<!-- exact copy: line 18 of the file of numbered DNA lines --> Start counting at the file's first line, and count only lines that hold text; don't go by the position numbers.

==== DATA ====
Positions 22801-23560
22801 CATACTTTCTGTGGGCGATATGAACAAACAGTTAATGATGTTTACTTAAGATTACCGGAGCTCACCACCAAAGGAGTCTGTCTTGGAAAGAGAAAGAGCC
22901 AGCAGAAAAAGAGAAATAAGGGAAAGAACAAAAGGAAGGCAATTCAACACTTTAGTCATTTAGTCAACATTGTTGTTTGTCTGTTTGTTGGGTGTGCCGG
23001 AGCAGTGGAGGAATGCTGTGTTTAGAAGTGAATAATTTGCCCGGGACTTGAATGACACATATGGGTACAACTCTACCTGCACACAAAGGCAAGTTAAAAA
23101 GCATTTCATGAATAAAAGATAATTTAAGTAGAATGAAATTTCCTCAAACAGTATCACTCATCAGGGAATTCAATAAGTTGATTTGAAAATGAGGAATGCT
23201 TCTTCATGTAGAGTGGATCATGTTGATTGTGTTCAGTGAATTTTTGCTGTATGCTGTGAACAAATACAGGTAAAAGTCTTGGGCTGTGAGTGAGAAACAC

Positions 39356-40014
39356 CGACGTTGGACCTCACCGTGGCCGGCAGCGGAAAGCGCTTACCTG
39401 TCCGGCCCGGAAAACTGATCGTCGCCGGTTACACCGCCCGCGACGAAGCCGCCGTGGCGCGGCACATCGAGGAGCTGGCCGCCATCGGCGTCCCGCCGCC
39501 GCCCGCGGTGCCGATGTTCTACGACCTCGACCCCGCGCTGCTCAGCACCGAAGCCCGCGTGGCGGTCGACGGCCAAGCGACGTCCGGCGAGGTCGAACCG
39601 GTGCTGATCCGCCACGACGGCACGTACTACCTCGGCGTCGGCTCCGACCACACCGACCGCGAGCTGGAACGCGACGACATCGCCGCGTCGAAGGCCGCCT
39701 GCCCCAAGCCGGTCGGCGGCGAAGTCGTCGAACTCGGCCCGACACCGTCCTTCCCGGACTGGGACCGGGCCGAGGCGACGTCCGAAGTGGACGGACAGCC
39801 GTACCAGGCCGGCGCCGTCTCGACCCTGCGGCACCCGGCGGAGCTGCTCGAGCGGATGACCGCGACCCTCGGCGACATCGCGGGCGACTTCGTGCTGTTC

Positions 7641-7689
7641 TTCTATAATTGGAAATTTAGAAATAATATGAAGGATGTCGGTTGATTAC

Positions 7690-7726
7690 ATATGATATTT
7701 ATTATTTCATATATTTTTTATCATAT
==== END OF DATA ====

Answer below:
7701 ATTATTTCATATATTTTTTATCATAT